John Fogerty calls Trump 'lucky son' and says it 'confuses' that his Vietnam song played in the president's rally

John Fogerty calls Trump ‘lucky son’ and says it ‘confuses’ that his Vietnam song played in the president’s rally



John Fogerty, Donald Trump posing for a photo: John Fogerty, who wrote "Lucky son," responded to a video of President Trump using the song in a recent campaign rally. Getty Images / Getty Images for concerts at the Capitol. MANDEL NGAN / AFP via Getty Images


© Getty Images / Getty Images for concerts at the Capitol. MANDEL NGAN / AFP via Getty Images
John Fogretti, who wrote “Fortunate Son,” responded to a video of President Trump using the song in a recent campaign rally. Getty Images / Getty Images for concerts at the Capitol. MANDEL NGAN / AFP via Getty Images

  • On Thursday, President Trump arrived at a campaign rally in Freeland, Michigan, passing by Air Force One on the 1969 song “Fortunate Son” by Creedence Clearwater Revival.
  • John Fogerty, the musician who wrote the song, responded to the use of Trump’s song via a Facebook video on Friday.
  • “It’s a song I could have written now, so I find it confusing, I would say the president chose to use my song for his political rallies, when in fact he seems to be probably the lucky son,” Fogerty said.
  • Other musicians – such as Neil Young and the family of the late Tom Petty – have criticized the use of their music at Trump-sponsored events.
  • Visit the Insider homepage for more stories.

On Thursday, President Donald Trump led a campaign in Freeland, Michigan and withdrew from Air Force One in the 1969 song “Fortunate Son” by Creedence Clearwater Revival.

The song shows the rich and influential families who managed to get their sons out of the Vietnam War plan.

John Fogerty, the rock musician who was a member of Creedence Clearwater Revival and wrote “Luckunate Son” shared a video on Facebook on Friday Dealing with the use of the song by the Trump campaign.

“Recently, the president used my song ‘Luckunate Son’ for his political rallies, which I find confusing, to say the least,” Fogerty said in the video.

In his video, Fogerty also sheds light on the meaning behind it lyrics, which include:

“Some people are born with a silver spoon in their hand / Lord, they do not help themselves, no” and “It is not me, I am not / I am not the son of a millionaire.”

“I wrote the song in 1969 at the height of the Vietnam War,” Fogerty said. “By the time I wrote the song, I had already written and served in the military. And I was a lifelong supporter of our children and our parts in the military, probably because of that experience, of course.”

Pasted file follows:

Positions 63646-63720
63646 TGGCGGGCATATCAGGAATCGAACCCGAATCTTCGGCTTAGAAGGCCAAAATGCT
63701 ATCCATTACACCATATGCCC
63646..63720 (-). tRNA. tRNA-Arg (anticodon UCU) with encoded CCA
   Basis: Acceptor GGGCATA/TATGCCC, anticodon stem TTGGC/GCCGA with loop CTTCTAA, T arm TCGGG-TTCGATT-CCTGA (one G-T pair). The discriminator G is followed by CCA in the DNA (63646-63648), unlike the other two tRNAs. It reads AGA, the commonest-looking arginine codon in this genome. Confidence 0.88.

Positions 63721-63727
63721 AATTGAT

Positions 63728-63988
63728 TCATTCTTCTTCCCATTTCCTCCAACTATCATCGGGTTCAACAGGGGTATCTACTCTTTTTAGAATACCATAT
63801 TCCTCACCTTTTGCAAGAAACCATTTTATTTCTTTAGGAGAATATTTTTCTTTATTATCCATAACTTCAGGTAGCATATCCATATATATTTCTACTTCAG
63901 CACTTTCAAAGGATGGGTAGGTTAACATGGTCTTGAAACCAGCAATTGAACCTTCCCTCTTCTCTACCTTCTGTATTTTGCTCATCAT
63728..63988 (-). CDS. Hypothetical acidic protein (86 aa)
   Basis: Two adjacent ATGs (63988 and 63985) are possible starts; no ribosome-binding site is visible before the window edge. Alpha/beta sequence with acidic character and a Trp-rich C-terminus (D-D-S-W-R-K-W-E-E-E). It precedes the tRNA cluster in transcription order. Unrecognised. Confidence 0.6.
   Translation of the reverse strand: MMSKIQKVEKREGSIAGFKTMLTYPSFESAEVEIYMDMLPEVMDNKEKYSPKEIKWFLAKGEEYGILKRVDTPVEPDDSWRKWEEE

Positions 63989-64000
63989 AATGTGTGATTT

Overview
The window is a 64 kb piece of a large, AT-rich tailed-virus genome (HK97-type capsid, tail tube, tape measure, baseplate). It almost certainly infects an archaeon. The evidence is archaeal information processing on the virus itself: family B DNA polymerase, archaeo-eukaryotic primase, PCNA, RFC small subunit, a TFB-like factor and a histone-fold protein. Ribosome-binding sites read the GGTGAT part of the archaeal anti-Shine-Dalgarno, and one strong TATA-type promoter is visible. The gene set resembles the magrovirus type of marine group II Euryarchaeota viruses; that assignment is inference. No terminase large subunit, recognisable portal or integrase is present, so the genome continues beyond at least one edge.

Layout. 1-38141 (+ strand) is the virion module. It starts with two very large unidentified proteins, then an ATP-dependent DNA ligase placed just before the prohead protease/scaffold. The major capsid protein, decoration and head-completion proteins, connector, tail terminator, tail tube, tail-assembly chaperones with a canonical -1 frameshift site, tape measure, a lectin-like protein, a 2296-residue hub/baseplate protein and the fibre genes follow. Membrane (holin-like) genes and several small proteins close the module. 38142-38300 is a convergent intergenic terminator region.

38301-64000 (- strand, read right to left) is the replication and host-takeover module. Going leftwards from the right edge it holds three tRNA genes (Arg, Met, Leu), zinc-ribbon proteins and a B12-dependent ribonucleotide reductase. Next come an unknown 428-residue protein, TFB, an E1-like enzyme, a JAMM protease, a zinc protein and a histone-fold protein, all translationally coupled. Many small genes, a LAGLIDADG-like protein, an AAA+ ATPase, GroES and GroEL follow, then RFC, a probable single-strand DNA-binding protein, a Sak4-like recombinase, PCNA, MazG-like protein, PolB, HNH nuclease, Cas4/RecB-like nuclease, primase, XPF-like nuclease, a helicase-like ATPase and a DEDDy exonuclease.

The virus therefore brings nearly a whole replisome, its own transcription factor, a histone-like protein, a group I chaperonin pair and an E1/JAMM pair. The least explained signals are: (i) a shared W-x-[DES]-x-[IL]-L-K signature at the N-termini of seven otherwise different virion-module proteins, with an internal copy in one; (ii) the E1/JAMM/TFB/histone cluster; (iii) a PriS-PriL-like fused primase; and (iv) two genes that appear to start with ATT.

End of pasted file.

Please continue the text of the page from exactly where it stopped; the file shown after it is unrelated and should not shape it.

Fogerty continued in his video, saying: “Back in those days, we had another draft, and one thing I was very upset about was the fact that privileged people, in other words, rich people or people who had a position, could I found it very embarrassing that something like this could happen, so I wrote “Luckoned Son” to use it to avoid the draft and not join the army.



John Fogerty holding guitar: John Fogerty performs for his 40th anniversary


© Getty Images / Getty Images for concerts at the Capitol
John Fogerty performs for the 40th Anniversary of “A Capitol Fourth” at PBS on July 4, 2020 in Washington, DC. Getty Images / Getty Images for concerts at the Capitol

Then note the original lyrics of the song: “Some people are born, made to wave their flag / Ooh, their red, white and blue / And when the band plays” Hail to the Chief “/ Ooh, they show the cannon to you. “

In his video, Fogerty compared the original lines of “Luckunate Son” to Trump uses federal troops to disperse protesters from Lafayette Square in Washington in June, so he could stand in front of St. John’s Church and hold a Bible for a photography opportunity.

“It’s a song I could have written now, so I find it confusing, I would say the president chose to use my song for his political rallies, when in fact he seems to be probably the lucky son,” Fogerty said. ending the video.

Other musicians have responded or criticized the use of their songs in Trump campaigns

In June, the family of the former rock musician Tom Petty denounced the apparent use of his iconic song “I will not return” at Trump’s campaign in Tulsa, Oklahoma.

Petty’s family wrote on Twitter that they had issued an order to stop and withdraw from the Trump campaign.

In July, singer-songwriter Neil Young wrote on Twitter that it was not okay with his music being played at the Trump Independence Day event on Mount Rushmore. Young’s songs “Rockin ‘to the Free World” and “Like a Hurricane” appeared at the president’s event.

Since his first presidential campaign, Trump has challenged several other musicians problem with their songs being played at its events or have issued statements asking the Trump campaign not to use their music.

Read the original article Knowledgeable

Gallery: Musicians forbidding presidential candidates from using their songs (Entertainment Weekly)

Donald Trump wears a suit and tie: They will not back down.

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